Nonresidential Spending
248.3 245.7 239.6 247.5 246.4 244.5 248.8 247.0 243.3
  1.3% -1.0% -2.5% 0.2% -0.5% -0.7%      
  2.2% -0.3% 0.3% 1.3% 1.3% 0.8% -6.2% -0.7% -1.5%
       State & Local Residential
       Spending
4.3 4.2 3.7 4.5 4.2 4.0 6.0 4.7 4.4
  0.6% -1.6% -12.4% -4.3% -5.8% -4.4%      
  -9.1% -14.9% -16.6% -4.5% -10.3% -13.3% -21.3% -21.5% -5.3%

Monthly levels are seasonally adjusted at annual rates (SAAR figures).
Source: Census Bureau, U.S. Department of Commerce.

The Economy
This winter dealt a nasty blow to the nation and to the economy. Bad weather disrupted transportation of goods and people, kept workers home, and delayed many construction projects. It also made interpreting the economic data more difficult.

In spite of the weather challenges, the economy does seem to be gaining traction. Much of the interrupted economic and construction activity will be recouped in subsequent months as the weather improves.

The outlook for the economy is encouraging. There has been a significant reduction in the political infighting in Washington, a major source of economic uncertainty and of unnecessary hurdles for the economy.

Congress passed and the president signed into law a bill that suspended the federal debt ceiling for a year. This removes a major potential negative for the economy for a year.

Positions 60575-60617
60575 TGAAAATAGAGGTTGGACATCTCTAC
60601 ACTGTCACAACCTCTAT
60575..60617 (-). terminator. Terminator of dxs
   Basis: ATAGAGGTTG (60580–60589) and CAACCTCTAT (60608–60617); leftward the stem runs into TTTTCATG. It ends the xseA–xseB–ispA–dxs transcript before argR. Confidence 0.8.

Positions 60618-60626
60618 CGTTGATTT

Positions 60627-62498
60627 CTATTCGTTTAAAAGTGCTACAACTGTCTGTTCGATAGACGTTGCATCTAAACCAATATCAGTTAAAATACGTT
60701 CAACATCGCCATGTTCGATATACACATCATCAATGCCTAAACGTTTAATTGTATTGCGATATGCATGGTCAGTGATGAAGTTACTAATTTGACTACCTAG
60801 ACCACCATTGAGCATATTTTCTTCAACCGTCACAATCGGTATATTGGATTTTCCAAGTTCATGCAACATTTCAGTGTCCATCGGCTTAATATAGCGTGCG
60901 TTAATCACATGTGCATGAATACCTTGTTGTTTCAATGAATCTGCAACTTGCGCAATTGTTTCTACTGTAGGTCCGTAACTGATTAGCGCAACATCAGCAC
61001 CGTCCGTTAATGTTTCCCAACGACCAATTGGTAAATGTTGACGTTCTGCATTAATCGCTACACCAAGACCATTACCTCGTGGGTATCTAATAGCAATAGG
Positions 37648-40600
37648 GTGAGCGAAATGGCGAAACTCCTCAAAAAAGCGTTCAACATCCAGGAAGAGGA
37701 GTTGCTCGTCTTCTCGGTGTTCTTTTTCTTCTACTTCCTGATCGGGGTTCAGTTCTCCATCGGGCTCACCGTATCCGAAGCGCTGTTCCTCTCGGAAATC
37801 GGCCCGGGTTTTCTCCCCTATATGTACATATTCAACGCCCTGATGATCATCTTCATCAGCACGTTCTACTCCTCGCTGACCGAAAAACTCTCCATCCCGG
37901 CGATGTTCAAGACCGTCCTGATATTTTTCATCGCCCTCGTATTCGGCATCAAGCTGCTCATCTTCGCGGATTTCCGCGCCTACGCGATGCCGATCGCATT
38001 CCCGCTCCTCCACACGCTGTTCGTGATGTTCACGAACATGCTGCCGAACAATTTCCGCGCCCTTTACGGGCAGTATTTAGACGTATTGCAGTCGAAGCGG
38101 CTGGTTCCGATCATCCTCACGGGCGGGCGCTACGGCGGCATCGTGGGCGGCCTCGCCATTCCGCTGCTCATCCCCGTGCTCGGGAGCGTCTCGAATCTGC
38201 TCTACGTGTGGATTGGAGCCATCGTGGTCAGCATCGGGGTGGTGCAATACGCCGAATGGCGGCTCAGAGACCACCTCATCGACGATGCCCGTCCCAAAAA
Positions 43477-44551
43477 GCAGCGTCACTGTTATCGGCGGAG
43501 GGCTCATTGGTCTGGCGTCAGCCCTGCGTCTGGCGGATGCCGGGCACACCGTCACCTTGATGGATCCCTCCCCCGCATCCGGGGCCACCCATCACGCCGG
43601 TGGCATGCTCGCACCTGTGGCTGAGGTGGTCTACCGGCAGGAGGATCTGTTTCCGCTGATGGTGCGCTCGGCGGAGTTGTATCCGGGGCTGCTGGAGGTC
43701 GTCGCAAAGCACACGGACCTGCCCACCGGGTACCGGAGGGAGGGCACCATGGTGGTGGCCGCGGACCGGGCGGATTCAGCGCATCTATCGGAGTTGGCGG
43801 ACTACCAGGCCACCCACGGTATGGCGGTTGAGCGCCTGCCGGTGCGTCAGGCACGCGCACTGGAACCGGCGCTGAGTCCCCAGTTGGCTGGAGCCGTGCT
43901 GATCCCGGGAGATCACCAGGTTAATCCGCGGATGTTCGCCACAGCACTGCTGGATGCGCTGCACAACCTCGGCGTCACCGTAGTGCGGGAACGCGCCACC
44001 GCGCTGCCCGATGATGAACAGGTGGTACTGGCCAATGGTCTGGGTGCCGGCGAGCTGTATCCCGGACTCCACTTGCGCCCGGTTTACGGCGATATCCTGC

Other major legislation, such as appropriations for government operations and the farm bill, has been enacted. Although it is not all peace and harmony in D.C., at least some of the basic business of government is proceeding thanks to a new found willingness to compromise.

Risks to the Economy and the Forecast
The risks to economic growth and the Reed construction forecast have decreased. But, as always, risks remain.

Major risks to the economy include:

  • Too aggressive action on the part of the Federal Reserve as it unwinds its asset purchase program, resulting in a sustained spike in interest rates
  • Sharp reductions in government spending in the short run
  • Sovereign debt default by one or more European governments
  • One or more European governments abandon the euro
  • A sudden, significant increase in oil prices for a prolonged period

If any one of these events occurs, economic growth will be reduced and the probability of recession will be increased. The result will also be lower construction spending than currently forecast by Reed.

The Forecast